Another way in which SSL Certificates could affect SEO is related to the user experience. Some internet users might have no clue what’s happening, but others prefer to browse websites that are secure. This is where an Extended Validation SSL might come in handy. Here’s the difference between a regular, Domain Validated SSL Certificate and a more expensive Extended Validation SSL Certificate.


Regular Domain Validated SSL Certificate (easily obtained for free)

Extended Validation SSL Certificate (more expensive)


Starting with Chrome Version 68 (24th July 2018), the browser now shows the warning Not Secure when you access a website through HTTP. Users will now definitely ask themselves more questions when seeing that message instead of just the Information icon.


http shows not secure warning since Chrome 68

Screenshot from the Chromium Blog


Who knows, in the future you’ll probably going to see a red warning, just like the one with invalid SSL certificates. That day has not come yet, but it’s probably not far!


GDPR issues


It’s obvious that people are more and more interested in the safety and privacy of their personal information, especially when it comes to websites. Just imagine a breach into Facebook’s servers! You would know EVERYTHING about EVERYONE. Now I know, Facebook is already selling that data to whoever pays good, and you’ve accepted all the terms at signup. But when it comes to security, websites like Facebook are pretty solid.


Still, maybe a picture of what you’ve eaten this morning isn’t so concerning if it gets hijacked and stolen, but your credit card information when you’re making payments on ecommerce websites is!


As of May 25th 2018, GDPR has had a huge impact on websites. GDPR specifies that any personal data should be handled securely. This forces webmasters that have even the smallest contact form to switch their website from HTTP to HTTPS to ensure the security of their users’ personal data.


So, not only can it benefit your SEO rankings if you switch to HTTPS, but it might also get you a fat fine if you don’t. Although usually you will see some ranking boosts, if you mess up your redirects and don’t implement HTTPS correctly, your entire site can drop from the search engine results. Make sure you know what you’re doing before you start.


Does HTTPS Affect Website Performance?


Ok, now we know how HTTPS affects websites from a search results perspective. But how does it affect a website technically? Will it affect its performance? Will the site be slower?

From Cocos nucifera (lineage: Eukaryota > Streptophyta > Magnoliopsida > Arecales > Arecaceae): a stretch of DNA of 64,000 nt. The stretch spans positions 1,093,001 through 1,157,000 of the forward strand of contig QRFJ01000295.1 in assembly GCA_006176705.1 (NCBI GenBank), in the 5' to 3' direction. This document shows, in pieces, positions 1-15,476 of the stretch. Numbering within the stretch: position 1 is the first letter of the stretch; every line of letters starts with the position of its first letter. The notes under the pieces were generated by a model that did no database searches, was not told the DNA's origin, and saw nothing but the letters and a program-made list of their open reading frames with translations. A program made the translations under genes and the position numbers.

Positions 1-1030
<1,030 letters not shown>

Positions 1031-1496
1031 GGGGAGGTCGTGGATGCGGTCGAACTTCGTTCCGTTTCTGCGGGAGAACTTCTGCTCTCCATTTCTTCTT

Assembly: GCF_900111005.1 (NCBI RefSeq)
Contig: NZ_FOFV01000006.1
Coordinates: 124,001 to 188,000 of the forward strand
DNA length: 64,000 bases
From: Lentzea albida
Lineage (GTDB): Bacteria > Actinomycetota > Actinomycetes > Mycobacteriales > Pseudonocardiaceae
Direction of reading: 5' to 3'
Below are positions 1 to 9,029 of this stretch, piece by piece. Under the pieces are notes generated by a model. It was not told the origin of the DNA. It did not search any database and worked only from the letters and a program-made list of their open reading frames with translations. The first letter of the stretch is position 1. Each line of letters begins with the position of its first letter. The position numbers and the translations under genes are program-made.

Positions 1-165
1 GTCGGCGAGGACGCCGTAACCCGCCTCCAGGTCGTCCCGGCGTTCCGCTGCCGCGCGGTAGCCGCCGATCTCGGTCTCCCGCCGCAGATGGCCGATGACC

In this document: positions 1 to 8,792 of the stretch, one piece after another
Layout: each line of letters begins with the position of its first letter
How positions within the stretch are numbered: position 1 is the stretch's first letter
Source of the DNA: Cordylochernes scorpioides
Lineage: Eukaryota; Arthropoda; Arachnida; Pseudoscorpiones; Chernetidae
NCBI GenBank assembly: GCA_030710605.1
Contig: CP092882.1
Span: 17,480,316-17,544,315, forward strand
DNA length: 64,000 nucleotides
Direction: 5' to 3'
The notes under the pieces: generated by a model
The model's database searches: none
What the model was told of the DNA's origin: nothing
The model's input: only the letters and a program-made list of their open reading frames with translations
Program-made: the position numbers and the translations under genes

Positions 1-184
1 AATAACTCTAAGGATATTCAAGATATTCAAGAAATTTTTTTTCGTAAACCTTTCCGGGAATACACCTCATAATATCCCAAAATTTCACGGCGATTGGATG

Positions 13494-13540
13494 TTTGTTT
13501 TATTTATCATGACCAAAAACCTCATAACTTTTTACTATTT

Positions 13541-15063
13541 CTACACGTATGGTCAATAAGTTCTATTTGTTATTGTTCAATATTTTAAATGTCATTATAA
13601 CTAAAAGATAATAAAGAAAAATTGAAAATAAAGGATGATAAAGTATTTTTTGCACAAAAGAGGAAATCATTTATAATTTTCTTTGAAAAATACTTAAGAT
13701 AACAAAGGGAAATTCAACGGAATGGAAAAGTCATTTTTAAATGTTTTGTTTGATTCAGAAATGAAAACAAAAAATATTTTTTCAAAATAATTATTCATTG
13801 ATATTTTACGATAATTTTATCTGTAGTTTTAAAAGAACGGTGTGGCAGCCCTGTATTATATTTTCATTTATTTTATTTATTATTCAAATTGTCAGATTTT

Well… theoretically… yes. You can expect a delay of about 0.1 seconds compared to regular, unsecured HTTP requests. However, it really depends on your server’s performance. Most servers today are fast enough to handle SSL Certificates and HTTPS. You won’t notice the difference.


SSL HTTPS Affect Performance


Using services such as CloudFlare (3rd Party SSL implementation) will probably result in a slower PageSpeed Insights score, but it can be fixed with plugins such as WP Rocket.


However, the small hit in loading time and virtual points generated by some tool is far from outweighing the benefits of having a secure site connection.


How to Switch from HTTP to HTTPS


Switching from HTTP to HTTPS can be a hassle, especially if you’re not running on a popular CMS, like WordPress. However, you can take a look at the following guide to make sure you don’t make some of the biggest mistakes.


Acquire & Install an SSL Certificate


The first step is to acquire an SSL Certificate and install it. You might already have one, even if your website isn’t already running on it. Some hosting providers also offer free SSL Certificates. To find out, just go to instead of the regular HTTP. If you see a red warning, you probably don’t have one (or it has expired). Then, just click the Information icon:


Not fully secure https connection


If the popup says Certificate: Valid then you have an SSL Certificate. Click it to see more details about it, such as for how long it is valid. If you don’t see the word Certificate there, then you probably don’t have one.


You can get an SSL Certificate anywhere. Just search Google for SSL Certificate and you’ll find plenty of providers. Search for the best deal and also look at user reviews. You should also be able to purchase certificates directly via the cPanel on your server, if you’re looking for an EV Certificate, for instance.


However, for most people, a Free SSL Certificate is most likely the best way to go. A really easy way to do that is by using CloudFlare. Instead of using your server, CloudFlare uses its own servers to secure your connection.


To activate CloudFlare, you’ll have to create an account and register a website. Setup is usually automatic, but they have step by step instructions as well. After that you’ll have to login to your Domain Registrar and add CloudFlare’s nameservers instead of your server’s.


This way, the traffic will first pass through CloudFlare’s firewalls, which will secure the connection and will ensure hackers stay out.


One downside (at least for the free version) is that when their servers are under heavy load, your site might load slower. You can fix this with WP Rocket, though. You have a special section for CloudFlare settings there. I’ve been using it on websites for years, and I can say the free version is awesome and the websites are fast.


If CloudFlare isn’t the thing for you, you can also try Comodo or Let’s Encrypt via Zero SSL. We’ll go with the Zero SSL example.